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The day book. (Chicago, Ill.) 1911-1917, August 23, 1915, LAST EDITION, Image 10

Image and text provided by University of Illinois at Urbana-Champaign Library, Urbana, IL

Persistent link: http://chroniclingamerica.loc.gov/lccn/sn83045487/1915-08-23/ed-1/seq-10/

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PONT5 OtfT HEARST.-4 do not
i have to tell the story of Leo Prank
ever agaku We all know it was an
outrageous crime. Even a country
like Russia wouid aide its face in
Some time ago the Mendel Belis
case was at its height This man
'served over two years in prison for a
.crfeueiedMnt commit. He-was hated
jaS over Russia, just Eke Frank was
fhated in Georgia. He was given a
ttriai and acquitted. There were ru-
ebocs that Ids Me was being sought
Goards were immediately placed
aboat his home and Mendel Belis Is
untouched to this day. If a country
IMke "ffpaia- can protect its people,
wksr cant the U. S.? If a man isn't
eafe in prison, where is he safe?
Georgia is now looking for the
lynchers. If they want to get the
ixeai lyncher and do justice, they
ishoaltakel511iam Randolph Hearst
wadTrawg Twn by the neck until dead,
pBeisthe one who incited the lynch
ing of Frank by putting false articles
Sn'Ms Georgia newspaper. But where
jthev-people were with Frank, he took
iFKtHfs pact That's what I call a
i After Fraak was lyached, even in
h)B'"Ckieago BoHshooter" he tried to
rtefi'tbe pobhc what kind of a neat
Hob ffeey did in lynching Frank.
iFraflk Meyers, 665 N. St Louis Av.
THE DAY BOOK-Thank God, we
poor people have one man in Chica
go, in the person of N. D. Cochran,
I who has the nerve to express his
(ideas. After reading your article in
Ithe Aug. 14th issue thousands must
ihonestly acknowledge that "them's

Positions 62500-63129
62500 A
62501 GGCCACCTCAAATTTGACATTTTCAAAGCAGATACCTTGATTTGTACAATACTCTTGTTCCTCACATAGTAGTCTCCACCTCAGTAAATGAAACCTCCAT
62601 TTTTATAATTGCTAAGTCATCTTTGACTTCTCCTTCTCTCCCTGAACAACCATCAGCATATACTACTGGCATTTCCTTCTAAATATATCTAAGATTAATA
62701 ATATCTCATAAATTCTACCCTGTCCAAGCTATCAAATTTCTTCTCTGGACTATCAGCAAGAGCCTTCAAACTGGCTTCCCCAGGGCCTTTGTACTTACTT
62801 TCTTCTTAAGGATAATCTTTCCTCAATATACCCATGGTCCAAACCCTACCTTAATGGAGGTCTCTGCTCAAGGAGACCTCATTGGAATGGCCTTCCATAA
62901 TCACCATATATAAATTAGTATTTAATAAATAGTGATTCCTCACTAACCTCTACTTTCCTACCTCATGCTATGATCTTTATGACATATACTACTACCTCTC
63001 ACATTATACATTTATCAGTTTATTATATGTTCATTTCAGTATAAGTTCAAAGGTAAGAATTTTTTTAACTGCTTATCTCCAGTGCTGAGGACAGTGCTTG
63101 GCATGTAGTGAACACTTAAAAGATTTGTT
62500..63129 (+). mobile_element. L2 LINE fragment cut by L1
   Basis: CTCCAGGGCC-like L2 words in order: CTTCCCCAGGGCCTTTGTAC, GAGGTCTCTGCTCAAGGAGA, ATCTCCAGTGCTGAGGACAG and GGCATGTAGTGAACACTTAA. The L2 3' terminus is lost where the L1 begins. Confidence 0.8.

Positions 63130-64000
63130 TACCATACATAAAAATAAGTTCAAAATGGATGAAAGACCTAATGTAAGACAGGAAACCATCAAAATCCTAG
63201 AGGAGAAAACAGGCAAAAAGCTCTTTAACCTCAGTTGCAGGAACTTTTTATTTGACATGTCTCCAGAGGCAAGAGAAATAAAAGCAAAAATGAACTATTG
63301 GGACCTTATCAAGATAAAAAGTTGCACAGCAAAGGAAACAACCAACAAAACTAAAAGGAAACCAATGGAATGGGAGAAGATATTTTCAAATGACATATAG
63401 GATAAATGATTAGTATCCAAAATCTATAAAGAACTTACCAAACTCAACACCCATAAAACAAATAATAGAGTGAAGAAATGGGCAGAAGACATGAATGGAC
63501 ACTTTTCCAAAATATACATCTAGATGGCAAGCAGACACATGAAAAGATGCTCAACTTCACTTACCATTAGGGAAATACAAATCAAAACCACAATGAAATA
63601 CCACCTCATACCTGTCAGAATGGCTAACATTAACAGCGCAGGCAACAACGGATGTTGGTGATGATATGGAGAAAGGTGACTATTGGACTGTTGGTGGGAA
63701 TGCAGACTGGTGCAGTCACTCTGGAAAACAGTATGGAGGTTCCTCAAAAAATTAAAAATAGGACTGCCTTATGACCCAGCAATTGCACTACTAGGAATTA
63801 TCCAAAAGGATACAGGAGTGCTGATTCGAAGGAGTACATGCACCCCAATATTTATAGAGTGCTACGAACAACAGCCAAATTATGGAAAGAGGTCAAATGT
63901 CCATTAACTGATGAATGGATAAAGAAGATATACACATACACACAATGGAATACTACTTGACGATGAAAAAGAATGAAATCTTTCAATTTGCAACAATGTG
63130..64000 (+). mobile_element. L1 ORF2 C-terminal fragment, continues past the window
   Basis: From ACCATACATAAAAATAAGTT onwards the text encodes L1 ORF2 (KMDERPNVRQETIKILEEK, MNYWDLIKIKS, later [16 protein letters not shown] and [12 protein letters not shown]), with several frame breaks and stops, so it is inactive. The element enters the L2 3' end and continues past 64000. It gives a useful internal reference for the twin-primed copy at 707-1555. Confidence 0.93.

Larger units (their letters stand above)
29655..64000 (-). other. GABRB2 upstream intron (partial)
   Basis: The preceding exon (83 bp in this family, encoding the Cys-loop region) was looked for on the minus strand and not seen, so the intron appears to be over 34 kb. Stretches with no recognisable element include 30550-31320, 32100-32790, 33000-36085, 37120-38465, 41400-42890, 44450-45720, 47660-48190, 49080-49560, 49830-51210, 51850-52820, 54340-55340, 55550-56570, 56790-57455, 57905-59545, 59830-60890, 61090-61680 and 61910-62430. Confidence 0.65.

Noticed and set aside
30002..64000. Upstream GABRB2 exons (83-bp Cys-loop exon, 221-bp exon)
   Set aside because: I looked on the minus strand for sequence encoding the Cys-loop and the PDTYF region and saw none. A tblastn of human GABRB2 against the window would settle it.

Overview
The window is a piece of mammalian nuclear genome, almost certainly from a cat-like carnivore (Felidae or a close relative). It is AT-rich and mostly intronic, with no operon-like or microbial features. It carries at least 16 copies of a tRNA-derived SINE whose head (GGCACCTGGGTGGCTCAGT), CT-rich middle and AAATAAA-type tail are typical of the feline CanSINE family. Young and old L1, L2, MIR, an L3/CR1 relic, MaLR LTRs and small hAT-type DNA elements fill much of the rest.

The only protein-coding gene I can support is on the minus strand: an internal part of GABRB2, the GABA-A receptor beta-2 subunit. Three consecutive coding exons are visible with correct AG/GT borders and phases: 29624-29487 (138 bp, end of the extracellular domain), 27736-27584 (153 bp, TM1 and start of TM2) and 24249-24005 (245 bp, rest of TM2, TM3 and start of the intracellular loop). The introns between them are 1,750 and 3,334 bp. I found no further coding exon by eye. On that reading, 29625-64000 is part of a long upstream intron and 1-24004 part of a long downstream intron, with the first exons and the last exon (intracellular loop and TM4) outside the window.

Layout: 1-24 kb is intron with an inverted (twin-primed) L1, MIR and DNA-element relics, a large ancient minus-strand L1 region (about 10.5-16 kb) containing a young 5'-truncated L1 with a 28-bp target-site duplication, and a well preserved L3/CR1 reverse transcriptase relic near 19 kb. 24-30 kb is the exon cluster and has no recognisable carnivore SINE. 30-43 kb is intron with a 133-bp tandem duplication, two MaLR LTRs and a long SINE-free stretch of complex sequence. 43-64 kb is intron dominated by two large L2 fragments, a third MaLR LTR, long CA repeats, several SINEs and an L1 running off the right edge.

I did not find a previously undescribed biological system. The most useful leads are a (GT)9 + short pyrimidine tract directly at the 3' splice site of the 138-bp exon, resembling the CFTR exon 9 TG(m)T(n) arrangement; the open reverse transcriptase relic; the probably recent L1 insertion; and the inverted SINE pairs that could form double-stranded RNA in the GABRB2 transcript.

my sentiments, too." The saying
that America is the home of the
your life; they would have to remain
at home in order to supply the "trust'
papers with news. Long live The
Day Book and its editor. Oak Park.
telegram was received by Elmer Mur
phy of this city from two of his for
mer customers in Georgia. The tele
gram signed by these two gentlemen
(chuck full of chivalry they admit
it) safd in part: "We have just had .
the pleasure of seeing Leo Frank
hanging by his neck dead."
I doubt if the recipient of this atro
eious telegram envied these two
southern hoodlums their pleasure.
The pleasure was all theirs and
in the days and months and years to
come the pleasure I hope, will still be
theirs and if after this life comes
another a hereafter if we poor
mortals are to be judged for what we
have done on this earth then may
the pleasure still be theirs.
I doubt not but what of all those
present, of all those who so right
eously and God-fearingly took the
law in their own dirty hands, any one
of them was capable of doing just
such a deed as was laid at the door
of that poor devil who never had a
square deal Chivalry southern
blood Bah! The very words leave
a bad taste in the mouth. There
never was a black hand feud, there
never was a vendetta carried out,
never a mafia or Commora, but what
was a thousand times more seemly
in the eyes of God and man than the
foul, noisesome crime committed by
southern thugs in the name of chiv
alry. Southern blood I wonder if the
men whb signed himself "A South
erner" in his scurrilous letter printed
in your paper just recently is a sam
ple of that chivalry which is sunpos-
brave, the true, the free," is some ed to be characteristic of the south. I
farce, eh? Should the states be wonder if it was his innate refine
jpkmged into war tomorrow do you ment and good breeding which
jthiak that such anarchists as the ' prompted him to say to a presumably
'Rockefellers, Morgans and McCor- white woman "and if you persist in
: icks would go to the front? Not on defending niggers we must conclude

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